I am blessed to be called “Aunt Beth” by fourteen nieces and two nephews (yes the “girl thing” must be genetic on both sides!). On my branch of the family tree the first babies to make their entrance in this world were my now 23-year-old twin nieces Kate and Beth. When I saw them for the first time at six months old, they stole my heart with their cute smiles and precious giggles. They have always been sweet, loving, “good girls” – wonderful and perfect daughters, grandgirls, nieces, cousins and big sisters. It has been a joy to watch them grow into mature, faithful, smart, talented, giving, beautiful, pure and godly young ladies. They are amazing role models for each cousin that came after them. They bring life, love and joy to everywhere they go and to everyone who knows them. I love these girls!
Kate recently sent me an essay she wrote about her summer missions trip to Uganda (not her first missions trip but one of many). I put it in under the comments from my recent post on adoption – Chosen to Love & be Loved – but then I decided that it needed to be shared with you all as it is such a beautiful, well written and inspiring look at adoption.
Her tiny arm was deeply scarred. I held out the bubble wand and she tried to lick the soap as I giggled and tried to show her how to blow. This wisp of girl had more spunk and attitude than I had ever seen in a 2 year-old package, but then she’d always been a fighter. She was birthed into a pit latrine – a hole in ground filled with human excrement over 20 feet below. She was found lying there amid the stench, alone and abandoned. It took hours for a slip-knot in a rope to finally catch around her wrist. She was pulled out, but not without profound damage to her wrist. They thought Zoe would never have use of her arm again.
It is estimated there are between 143 million and 210 million orphans worldwide (recent UNICEF report.) Is that just a statistic? Not to me. I’ve held children in Uganda burning up with fever from Malaria who have no mommy to comfort them. I’ve listened to kids in Romania try without success to play the recorder because they had no daddy who ever taught them to count to 3. I’ve seen the look of belonging on the face of an adopted cousin as she reached for her mommy. She will never know the fear of being alone.
James 1:27 says “Religion that God our Father accepts as pure and faultless is this: to look after orphans and widows in their distress and to keep oneself from being polluted by the world.” Every human heart is an orphaned heart. We are all in that boat together until we are adopted by God the Father into his family. We never have to feel alone again because God care’s deeply about orphans. He has a father’s heart. A heart that is willing to take someone who may look different and have a completely different background then they do, into their family and love them like their own flesh and blood – this is the heart of Christ. This is the heart that is also ready to love people whose souls are in a different place. This is the heart that is willing to love others and bring them to a face-to-face relationship with Jesus Christ. I care about orphans and adoption because I too was a spiritual orphan who was adopted into the family of God.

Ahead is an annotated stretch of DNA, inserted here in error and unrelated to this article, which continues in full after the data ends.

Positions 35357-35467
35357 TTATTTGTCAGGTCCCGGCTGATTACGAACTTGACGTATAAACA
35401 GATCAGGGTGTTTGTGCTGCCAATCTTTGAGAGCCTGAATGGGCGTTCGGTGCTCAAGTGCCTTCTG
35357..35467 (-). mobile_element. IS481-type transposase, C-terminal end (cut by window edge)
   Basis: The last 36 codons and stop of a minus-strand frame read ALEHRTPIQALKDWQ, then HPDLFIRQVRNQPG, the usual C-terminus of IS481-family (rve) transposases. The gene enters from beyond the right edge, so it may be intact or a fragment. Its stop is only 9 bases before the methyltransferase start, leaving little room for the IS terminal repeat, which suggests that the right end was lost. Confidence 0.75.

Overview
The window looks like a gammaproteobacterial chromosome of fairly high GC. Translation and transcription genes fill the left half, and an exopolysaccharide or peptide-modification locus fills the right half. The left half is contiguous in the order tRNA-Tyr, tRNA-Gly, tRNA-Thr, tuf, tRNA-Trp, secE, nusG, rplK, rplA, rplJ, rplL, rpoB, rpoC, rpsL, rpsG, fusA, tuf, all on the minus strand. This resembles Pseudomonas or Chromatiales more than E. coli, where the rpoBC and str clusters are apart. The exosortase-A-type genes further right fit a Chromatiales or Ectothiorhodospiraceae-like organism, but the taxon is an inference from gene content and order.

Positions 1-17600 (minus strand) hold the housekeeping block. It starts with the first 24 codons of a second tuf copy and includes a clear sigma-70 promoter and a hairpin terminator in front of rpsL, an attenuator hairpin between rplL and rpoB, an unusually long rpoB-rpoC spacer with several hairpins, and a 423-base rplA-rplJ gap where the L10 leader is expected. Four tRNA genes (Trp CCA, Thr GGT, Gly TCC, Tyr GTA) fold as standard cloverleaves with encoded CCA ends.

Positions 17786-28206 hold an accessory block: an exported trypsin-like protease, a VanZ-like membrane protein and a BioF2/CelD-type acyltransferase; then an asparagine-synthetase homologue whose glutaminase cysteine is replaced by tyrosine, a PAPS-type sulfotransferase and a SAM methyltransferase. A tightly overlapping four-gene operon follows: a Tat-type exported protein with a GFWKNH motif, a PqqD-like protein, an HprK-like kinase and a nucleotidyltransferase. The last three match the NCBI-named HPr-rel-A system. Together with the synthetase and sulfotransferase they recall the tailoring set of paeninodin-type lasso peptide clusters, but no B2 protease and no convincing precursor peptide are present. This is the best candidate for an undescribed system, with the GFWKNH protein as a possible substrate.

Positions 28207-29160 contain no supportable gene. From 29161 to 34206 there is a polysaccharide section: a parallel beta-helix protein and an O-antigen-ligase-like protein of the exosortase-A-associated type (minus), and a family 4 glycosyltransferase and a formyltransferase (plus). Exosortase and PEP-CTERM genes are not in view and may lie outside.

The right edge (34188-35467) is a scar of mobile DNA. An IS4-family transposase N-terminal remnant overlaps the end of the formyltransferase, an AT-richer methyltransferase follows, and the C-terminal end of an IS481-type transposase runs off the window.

Nicholas is a precious baby that was discarded into the bush of Africa when he was only hours old. He spent his first months at a baby house at New Hope Uganda. He learned to eat his porridge from a normal cup, not a bottle, because there was nobody to feed him several times a day. I met him when he was 6-months-old. I hugged him and kissed him and tried desperately to somehow convey to him that he was loved and things were going to be okay. When he was 1-year-old, he was adopted by a missionary family in Uganda. I saw him again two years later. He ran into the room in his train pajamas with a big smile and put his little hand out for me to shake. He will never remember what it was like not to have a mommy and a daddy. He knows that he is unconditionally loved and it has made all the difference.
“Mommy?” Zoe said as I walked into that same baby house. It broke my heart. I wanted to say yes. I wanted this little girl to have someone that she knew she belonged to. One day I want to welcome orphans into my home and family. I want to hear little voices say “Mommy?” and I can respond with a nod and a hug of welcome and belonging. One day all of us will stand before God and say “Daddy?” and he will welcome in his adopted children to spend forever with him. Zoe’s arm is completely healed now and one day her heart will be too.
May this essay challenge us all to consider what we may do to be a part of someone’s adoption story…whether that adoption is physical into a family here on this earth or spiritual into the family of God.